Multipatches, Point Clouds and Meshes

Multipatches, Point Clouds and Meshes

This is our first post from Nicholas Duggan (@dragons8mycat) who writes for xyHt, this article is also posted there.

A Guide to 3D GIS Data Formats

Moving your GIS to 3D is a daunting task. Not only are there all the vertical issues to take into account, but also a whole new world of jargon, which can, at times, be quite overwhelming.   In this post you’ll find a few of the data formats that are most commonly used.

Point Clouds

Also called: multipoints, lidar, multibeam, singlebeam, xyz data, laserscan

Point Clouds

No, these aren’t an awesome punctuation weather dictator, and unless you are using some Kenneth Field colour ramp, you are unlikely to see a rainbow. Point clouds are point data that are vertically enabled (commonly called “z- enabled”).

Typically, when using point clouds within GIS, one would be referring to lidar, multibeam or xyz data whereby there may be multiple points sitting on the same vertical as well as horizontal plane.

Within 2D GIS, point clouds are used as a “heighted raster” where each cell would have the value of the height. The value of using this form of data within a 3D GIS is that the data can be geographically represented in a 3D space so that the information can be viewed rapidly and alongside other risks and issues.

Mesh

Mesh

In the geospatial world, a mesh refers to a 3D image overlay. They’re similar to a TIN; you will have commonly seen these within Google Earth, those buildings that have the uncanny valley effect: they are just a little bit wobbly and the trees appear to be all fused together, but it gives a really nice 3D effect (from a distance). That is a mesh.Within the geo-3D world there are meshes, and there are meshes. I know, we like to keep everyone on their toes, but in reality it is the CAD guys you need to be sore at. Within the CAD world, a “mesh” is a triangulated model, the kind you find in Google SketchUp or you’d print at your local 3D print shop (see Multipatch, below). In the GIS world, we refer to this as a “model.”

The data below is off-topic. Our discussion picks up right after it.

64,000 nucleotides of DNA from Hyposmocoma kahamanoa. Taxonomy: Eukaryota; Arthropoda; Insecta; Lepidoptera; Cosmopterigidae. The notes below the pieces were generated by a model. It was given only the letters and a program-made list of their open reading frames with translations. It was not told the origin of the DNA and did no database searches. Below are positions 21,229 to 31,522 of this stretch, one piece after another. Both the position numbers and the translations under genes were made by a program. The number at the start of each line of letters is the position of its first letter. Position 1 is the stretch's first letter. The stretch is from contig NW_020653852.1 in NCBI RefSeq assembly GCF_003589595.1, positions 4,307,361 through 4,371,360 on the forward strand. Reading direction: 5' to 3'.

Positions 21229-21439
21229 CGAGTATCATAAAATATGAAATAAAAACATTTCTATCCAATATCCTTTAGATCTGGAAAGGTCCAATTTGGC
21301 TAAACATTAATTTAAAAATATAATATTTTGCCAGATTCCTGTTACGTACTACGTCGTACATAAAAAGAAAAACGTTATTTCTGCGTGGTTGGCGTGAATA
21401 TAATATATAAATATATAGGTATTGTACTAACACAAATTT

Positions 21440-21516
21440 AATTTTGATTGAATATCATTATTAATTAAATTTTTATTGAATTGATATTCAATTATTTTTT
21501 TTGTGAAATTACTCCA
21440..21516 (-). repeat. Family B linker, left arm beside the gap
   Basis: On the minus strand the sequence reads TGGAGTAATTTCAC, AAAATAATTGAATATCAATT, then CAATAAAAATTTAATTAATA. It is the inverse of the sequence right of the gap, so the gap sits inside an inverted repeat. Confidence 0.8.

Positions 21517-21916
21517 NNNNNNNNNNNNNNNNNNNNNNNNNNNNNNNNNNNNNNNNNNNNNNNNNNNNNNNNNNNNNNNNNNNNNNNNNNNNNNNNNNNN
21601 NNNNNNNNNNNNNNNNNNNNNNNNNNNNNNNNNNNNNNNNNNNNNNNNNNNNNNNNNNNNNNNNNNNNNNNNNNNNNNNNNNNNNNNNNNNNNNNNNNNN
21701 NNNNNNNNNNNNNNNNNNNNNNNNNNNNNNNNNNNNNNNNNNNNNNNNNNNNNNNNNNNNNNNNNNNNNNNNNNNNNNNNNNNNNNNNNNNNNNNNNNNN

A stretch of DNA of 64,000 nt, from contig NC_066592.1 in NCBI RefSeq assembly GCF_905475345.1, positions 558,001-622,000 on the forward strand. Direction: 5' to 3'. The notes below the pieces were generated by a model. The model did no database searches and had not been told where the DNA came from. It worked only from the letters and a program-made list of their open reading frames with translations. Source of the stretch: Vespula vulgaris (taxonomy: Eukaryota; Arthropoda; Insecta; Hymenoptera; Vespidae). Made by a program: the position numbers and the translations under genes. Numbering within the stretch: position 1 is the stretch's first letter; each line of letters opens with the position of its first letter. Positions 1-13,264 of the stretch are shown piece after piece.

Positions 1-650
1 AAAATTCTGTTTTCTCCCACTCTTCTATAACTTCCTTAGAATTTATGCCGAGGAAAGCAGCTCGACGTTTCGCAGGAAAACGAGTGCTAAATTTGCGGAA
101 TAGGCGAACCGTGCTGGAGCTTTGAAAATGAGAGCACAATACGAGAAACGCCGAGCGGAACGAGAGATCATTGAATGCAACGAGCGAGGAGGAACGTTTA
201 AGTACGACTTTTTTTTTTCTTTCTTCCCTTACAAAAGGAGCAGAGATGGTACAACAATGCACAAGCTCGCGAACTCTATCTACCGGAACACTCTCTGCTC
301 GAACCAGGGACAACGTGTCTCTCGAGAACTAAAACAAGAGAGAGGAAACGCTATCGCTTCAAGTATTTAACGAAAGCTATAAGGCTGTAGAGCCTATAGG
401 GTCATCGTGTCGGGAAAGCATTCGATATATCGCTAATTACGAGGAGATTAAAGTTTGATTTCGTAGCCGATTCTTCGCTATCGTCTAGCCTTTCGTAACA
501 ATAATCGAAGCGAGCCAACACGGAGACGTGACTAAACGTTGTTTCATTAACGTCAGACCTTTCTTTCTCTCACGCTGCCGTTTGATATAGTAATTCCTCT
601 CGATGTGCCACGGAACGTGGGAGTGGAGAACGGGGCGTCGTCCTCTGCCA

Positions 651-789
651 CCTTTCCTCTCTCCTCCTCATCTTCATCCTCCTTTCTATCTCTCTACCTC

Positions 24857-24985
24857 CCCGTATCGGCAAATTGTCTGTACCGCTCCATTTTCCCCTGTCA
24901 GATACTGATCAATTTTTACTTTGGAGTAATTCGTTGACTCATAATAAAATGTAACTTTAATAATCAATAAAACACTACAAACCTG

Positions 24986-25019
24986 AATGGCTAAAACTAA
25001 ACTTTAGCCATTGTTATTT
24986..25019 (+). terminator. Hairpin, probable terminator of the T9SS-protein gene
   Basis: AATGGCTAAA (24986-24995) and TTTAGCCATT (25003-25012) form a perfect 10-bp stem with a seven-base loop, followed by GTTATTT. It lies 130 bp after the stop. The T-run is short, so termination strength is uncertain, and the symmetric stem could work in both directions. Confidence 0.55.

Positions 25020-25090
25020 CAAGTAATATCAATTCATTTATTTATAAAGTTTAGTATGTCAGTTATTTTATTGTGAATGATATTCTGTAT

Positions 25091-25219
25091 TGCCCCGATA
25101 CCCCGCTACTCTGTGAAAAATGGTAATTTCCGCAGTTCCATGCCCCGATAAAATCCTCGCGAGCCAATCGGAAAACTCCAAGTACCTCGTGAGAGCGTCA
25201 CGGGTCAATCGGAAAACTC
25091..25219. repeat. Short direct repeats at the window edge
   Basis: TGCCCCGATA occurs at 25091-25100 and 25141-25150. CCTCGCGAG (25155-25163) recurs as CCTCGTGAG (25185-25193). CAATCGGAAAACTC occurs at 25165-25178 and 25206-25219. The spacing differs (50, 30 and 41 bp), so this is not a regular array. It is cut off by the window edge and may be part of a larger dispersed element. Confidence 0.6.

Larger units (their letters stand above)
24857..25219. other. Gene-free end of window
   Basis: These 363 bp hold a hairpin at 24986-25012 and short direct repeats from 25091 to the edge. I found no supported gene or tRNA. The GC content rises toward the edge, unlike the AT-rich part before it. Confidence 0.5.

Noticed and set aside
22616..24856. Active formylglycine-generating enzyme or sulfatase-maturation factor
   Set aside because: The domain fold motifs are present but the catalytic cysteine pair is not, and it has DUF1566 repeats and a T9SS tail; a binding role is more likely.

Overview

Normally these meshes are derived from point clouds, or they can be generated from georeferenced imagery in software like Pix4D.

Popular in gaming, meshes are starting to appear in GIS thanks to software like Google Earth and Cesium.

Polygon Z

Polygon z

This form of data takes the standard 2D topographic data and then “extrudes” it vertically, making it appear like a solid 3D object. This technique is popular for generating mass buildings or creating 3D background information for visualisation. The method is popular due to it being so easy to achieve with the 2D data, which is already used within the software. The only further requirement is a height (to extrude the footprint/data to).Also called: Extruded footprints, heighted footprints

Although this data doesn’t incorporate vast amount of detail, such as windows, roofs, and chimneys on buildings, for example, it does provide a much more accurate visibility analysis and 3D skyline analysis.

The UK’s national mapping agency, the Ordnance Survey, provides its definitive (1:1250) data product, OS Mastermap, in this format and so do some of Open Streetmap as well as GeoInformation Group.

Multipatch

Multipatch

The multipatch, according to Esri, was developed by them in 1997. While I let many learned people fight over that statement, the most popular example of a multipatch is the 3D Buildings found in Google Earth (an example is at the very top of this article) or the kmz models which are generated from Google SketchUp. They are a type of geometry consisting of planar three-dimensional rings and triangles, used in combination to model objects that occupy a discrete area or volume in three-dimensional space. Unlike the “polygon Z,” the multipatch can be complex and have multiple smaller parts to make the whole so are frequently used for representing trees, buildings and street furniture.Also known as: model, mesh

Due to breakthroughs in quadtree, octree and other rendering techniques, the multipatch has gained popularity as massive models comprising of entire cities can be created and presented through the web.

 

“The Barriers to Building 3D Synthetic Environments” at the Transport Systems Catapult

“The Barriers to Building 3D Synthetic Environments” at the Transport Systems Catapult

Last week I attended and presented on behalf of Garsdale Design at the Transport Systems Catapult (TSC) 3D cities event in a foggy Milton Keynes.   This was a “one day opportunity to collaboratively identify challenges and showcase solutions” and “gain insight into virtual/synthetic testing for transport”.

TSC have been having a conversation with us about modelling 3D urban environments using procedural  technologies found in Esri CityEngine and integrating those models in Unity.    I have to be honest though, I was initially concerned about focusing on this negative idea of ‘barriers’ as all we see is opportunities here at Garsdale Design!  However, here was a gathering of people from a variety of industries who understood what it meant to actually make 3D city models and use them in commercial contexts.